For game 2, I decided to go with my Trick Room mode, seeing that he did not lead with Aerodactyl in the first game. I lead with Porygon2 and Kartana, hoping to bait him into knocking out Kartana with his Arcanine whilst still getting off super-effective damage onto his Tapu Fini, and at the same time setting up Trick Room with Porygon2, allowing me to sweep with Gigalith. The plan worked out and I took Game 2.
For game 3, I expected him to lead with Arcanine and Aerodactyl to prevent Porygon2 from setting up, so I led with Tapu Fini and Arcanine to Intimidate the physical attackers, and deal some super-effective damage with Fini. He led as expected, and I switched out Arcanine for Togedemaru to absorb the baited Wild Charge from his Arcanine, allowing me to take it out with Muddy Water, though unfortunately, the Muddy Water failed to connect with Aerodactyl. He brought in Tapu Lele in place of Arcanine, to prevent Togedemaru from using Fake Out.
At this point, I brain-farted and forgot that Aerodactyl would be unaffected by Psychic Terrain, and thus could have been flinched by Fake Out. Instead I used Zing Zap on Aerodactyl to break its Focus Sash, hoping to double into it with Muddy Water, though unfortunately Tapu Fini ended up on the receiving end of yet another unfortunate Rock Slide flinch. Knowing that he will go for Tailwind next turn, I switched out Tapu Fini for Arcanine, knowing it would take a Psychic from Tapu Lele, while going for Zing Zap onto Tapu Lele, not granting the knock-out on Aerodactyl and effectively burning whatever sweeper Ryan had in the back a turn of Tailwind..
The next turn, I went for Zing Zap onto Tapu Lele while going for Protect with Arcanine, hoping to bring Tapu Lele into Extremespeed knock-out range, which I could switch in Tapu Fini to exploit the security Ryan probably felt with Psychic Terrain up. It paid off, though I would lose Arcanine to Aerodactyl’s Rock Slide, leaving me left with Kartana and Togedemaru against Ryan’s Aerodactyl and Tapu Fini. I wasn’t sure if my Scarf Kartana would outspeed his Tapu Fini under Tailwind, and wasn’t aware of Sky Drop’s incapacitating effect, so I went for Fake Out onto Tapu Fini, leaving Kartana open to be picked up into the air by Aerodactyl. I lost Kartana without even making a move the next turn, thanks to Tailwind expiring the turn Kartana was picked up, and Tapu Fini taking it out the following turn, which I had not expected, and nearly gave me a heart attack! Fortunately Tapu Fini and Aerodactyl were weakened enough for me to close up the game with Togedemaru’s Zing Zap at this point, and thanks to the little rodent, I was able to move on to the Top 4!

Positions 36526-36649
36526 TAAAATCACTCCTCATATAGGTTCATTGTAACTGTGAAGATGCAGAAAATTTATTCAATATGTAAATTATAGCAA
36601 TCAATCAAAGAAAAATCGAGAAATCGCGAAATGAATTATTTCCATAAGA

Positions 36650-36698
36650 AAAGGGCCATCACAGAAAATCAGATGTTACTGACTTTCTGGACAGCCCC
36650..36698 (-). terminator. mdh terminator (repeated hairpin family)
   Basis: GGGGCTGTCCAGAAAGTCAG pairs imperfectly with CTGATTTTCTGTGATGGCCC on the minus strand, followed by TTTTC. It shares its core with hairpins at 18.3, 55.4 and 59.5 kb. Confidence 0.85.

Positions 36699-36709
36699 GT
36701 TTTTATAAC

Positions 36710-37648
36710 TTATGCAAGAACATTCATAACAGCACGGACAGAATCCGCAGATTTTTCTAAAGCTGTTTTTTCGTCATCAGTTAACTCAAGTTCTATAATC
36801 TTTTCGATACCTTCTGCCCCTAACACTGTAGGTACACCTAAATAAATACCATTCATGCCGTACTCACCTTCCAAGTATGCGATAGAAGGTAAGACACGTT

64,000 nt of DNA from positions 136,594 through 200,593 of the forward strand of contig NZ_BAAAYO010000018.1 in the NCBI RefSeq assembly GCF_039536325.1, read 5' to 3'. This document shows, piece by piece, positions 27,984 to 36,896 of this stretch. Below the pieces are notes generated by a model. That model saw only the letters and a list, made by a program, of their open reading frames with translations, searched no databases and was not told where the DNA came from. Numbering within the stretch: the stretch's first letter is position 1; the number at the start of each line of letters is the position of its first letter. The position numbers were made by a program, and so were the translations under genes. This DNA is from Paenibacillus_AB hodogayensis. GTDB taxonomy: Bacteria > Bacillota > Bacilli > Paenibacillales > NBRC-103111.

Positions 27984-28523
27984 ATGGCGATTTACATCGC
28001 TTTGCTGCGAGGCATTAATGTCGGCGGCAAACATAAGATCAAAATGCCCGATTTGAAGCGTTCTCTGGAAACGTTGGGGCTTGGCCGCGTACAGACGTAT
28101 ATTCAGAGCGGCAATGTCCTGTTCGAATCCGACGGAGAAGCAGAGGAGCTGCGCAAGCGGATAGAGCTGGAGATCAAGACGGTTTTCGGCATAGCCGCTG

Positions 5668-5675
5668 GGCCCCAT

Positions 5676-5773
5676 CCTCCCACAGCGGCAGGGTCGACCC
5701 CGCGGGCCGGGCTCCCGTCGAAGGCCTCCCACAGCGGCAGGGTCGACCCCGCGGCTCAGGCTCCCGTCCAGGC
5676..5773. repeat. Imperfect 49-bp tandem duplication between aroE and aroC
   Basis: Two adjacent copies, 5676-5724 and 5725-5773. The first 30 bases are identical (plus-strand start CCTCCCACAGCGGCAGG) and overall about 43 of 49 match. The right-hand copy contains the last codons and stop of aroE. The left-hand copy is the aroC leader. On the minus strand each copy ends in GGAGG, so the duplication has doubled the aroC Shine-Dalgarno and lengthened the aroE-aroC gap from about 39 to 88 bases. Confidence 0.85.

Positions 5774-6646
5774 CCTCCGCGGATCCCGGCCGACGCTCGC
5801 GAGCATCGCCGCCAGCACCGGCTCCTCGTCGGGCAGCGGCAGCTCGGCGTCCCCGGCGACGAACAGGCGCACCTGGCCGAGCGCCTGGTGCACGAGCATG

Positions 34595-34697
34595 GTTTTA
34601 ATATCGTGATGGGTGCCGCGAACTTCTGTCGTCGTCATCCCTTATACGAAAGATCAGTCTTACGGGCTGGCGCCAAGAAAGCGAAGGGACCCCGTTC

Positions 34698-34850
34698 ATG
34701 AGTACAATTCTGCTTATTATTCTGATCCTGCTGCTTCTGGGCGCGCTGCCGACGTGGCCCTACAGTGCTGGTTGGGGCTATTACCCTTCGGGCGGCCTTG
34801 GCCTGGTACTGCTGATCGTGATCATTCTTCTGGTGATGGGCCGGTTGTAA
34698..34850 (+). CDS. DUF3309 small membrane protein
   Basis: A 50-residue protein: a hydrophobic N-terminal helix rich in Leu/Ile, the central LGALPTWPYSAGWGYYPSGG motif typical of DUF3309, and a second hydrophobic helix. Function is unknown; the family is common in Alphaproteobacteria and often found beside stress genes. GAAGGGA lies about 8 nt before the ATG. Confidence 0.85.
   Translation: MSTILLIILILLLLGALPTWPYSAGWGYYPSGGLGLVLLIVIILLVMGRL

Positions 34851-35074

Top 4 Martin Tan (LL)
So I had to face Martin again…… At this point I was exhausted after my top 8 match, and had already achieved my goal of making top cut with Togedemaru, so I didn’t put much thought into my Top 4 match, leading to a poor showing. (I’m sorry Martin :P) Not much to say about the game except that Martin played to his outs, and secured 2 wins in a matchup that was decidedly in his favour.
It was great playing VGC again after a while, and felt even better to top cut with Togedemaru. Even though Chien still trash talks Togedemaru, I’m glad my run helped dissuade him to some extent. This MSS will probably be the last tournament I will play in this season as I want to take a break from VGC and school is starting. To all VGC players, good luck in all your future tournaments, and your roads towards Worlds qualification!
- My boyfriend, Chien for giving me the inspiration to use Togedemaru and putting up with my nonsense everyday
- Isaac for the help acquainting me with the fundamentals of the Porygon2/Gigalith core and editing my report
- Yoko for travelling together with me to events
- Wai Yin, Alan, Justin, Matthew, Ryan Chiam, for the dinner session after Day 1
- The tournament organizers for organizing the MSS
- My opponents for the fun games
Till next time!